Reviewer: Matt Forrest
It was a case of “double your pleasure double your fun” in Salford tonight as The Lowry welcomed not one but two comedians’ for a joint headline show: Tom Allen and Suzi Ruffell have decided to take their headline Edinburgh shows on the road together.
Up first is Ruffell with her show Common: a funny, heartfelt look at family, sexuality her career, and the perils of a “free bar”. It takes Ruffell a while to hit her stride and bring the audience on side but when she eventually does the show and her own performance is all the better for it.
This isn’t a ‘gag’ fest more a series of well-constructed stories taking a look Ruffell’s stand-up career beginning at school and the trauma of going on ‘a break’ in relationship. Weighty subjects are also tackled including sexuality and homophobia in a fun and light hearted manor while still getting a very serious message across.
However, the undoubted highlights of the show are the stories involving Ruffell’s larger than life father. Her family provide the spine of the show: there are some hilarious yet touching set pieces worked around the Ruffell family including a fire work display gone wrong and an ill-fated job opportunity in Italy are stand out moments.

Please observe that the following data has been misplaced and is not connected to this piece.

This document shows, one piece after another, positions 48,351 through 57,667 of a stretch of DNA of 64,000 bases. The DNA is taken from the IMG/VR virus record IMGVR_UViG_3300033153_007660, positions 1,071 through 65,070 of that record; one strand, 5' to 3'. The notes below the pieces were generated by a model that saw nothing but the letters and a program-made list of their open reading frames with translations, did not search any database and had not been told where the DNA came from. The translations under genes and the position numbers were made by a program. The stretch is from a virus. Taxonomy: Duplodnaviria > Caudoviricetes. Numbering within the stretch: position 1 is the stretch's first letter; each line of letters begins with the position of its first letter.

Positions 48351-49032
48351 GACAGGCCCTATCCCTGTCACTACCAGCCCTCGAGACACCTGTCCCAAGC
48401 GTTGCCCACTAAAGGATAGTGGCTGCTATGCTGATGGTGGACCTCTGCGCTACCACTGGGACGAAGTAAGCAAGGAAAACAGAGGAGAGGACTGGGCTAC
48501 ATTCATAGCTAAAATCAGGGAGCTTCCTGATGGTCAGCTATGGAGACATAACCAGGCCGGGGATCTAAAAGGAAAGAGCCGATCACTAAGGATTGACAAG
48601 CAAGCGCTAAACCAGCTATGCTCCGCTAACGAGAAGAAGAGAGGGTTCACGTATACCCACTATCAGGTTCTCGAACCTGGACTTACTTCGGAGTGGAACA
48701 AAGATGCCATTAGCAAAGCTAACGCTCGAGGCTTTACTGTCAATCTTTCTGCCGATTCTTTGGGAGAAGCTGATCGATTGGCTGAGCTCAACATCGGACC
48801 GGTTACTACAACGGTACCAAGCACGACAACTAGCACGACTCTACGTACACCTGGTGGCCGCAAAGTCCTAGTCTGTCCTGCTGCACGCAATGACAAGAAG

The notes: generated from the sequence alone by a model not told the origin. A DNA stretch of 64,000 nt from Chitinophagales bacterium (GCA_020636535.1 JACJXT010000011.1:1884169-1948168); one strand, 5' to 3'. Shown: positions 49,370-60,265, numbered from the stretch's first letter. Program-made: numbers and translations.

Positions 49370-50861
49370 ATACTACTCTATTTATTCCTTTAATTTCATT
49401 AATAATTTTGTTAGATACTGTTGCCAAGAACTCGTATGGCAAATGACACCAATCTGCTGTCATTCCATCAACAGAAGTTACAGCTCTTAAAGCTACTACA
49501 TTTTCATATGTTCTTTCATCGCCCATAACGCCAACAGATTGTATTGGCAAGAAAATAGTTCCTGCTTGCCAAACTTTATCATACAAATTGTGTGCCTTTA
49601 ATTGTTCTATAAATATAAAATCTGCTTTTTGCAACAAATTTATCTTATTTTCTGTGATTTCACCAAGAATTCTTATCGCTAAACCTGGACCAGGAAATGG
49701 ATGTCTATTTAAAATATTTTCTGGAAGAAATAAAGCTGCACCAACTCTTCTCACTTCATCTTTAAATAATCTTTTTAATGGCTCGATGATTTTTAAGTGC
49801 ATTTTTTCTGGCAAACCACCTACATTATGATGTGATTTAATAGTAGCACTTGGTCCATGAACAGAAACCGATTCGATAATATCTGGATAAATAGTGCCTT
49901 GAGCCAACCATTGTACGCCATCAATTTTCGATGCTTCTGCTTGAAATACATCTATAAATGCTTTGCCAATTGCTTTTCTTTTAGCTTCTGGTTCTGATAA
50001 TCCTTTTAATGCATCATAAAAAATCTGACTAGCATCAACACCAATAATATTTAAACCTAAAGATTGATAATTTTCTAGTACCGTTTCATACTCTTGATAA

On the other hand, Allen hits the ground running: arriving on stage fully suited and oozing confidence. For those in any doubt he lets us know his sexual orientation: he is a homosexual man and a “thoroughbred” at that.
Allan is also performing his Edinburgh 2016 show Indeed: a look at the hardship of living with your parents following a messy breakup: who breaks up with someone on the starter course of a three-course dinner date? As a result, Allan finds himself at a dinner party held by a family friend in honour of the instillation of her new ground floor toilet. What follows is a show consisting of a wide range of anecdotes that including driving tests, 1980’s leisure centres and a disastrous school trip to France weaved around Allan being trapped at the suburban house party from hell.
Allan is undoubtedly a talented comedy performer: his routine is slick, polished and good fun. Not everything works, and having seen this show twice now I feel now as I did when I saw it at Edinburgh that it could be loose 10 minutes from its running time but this a minor quibble.
Allan is at his best when he is playing up his ‘camp’ superiority persona: with some of his comments brutal, scathing and downright hilarious.
Overall this was good, solid fun night out with two of the rising stars of British comedy: both of whose profiles are sure to get bigger and if they continue to perform there shows as a double bill will be selling out theatres across the country
Reviewed on 2 March 2017 | Image: Contributed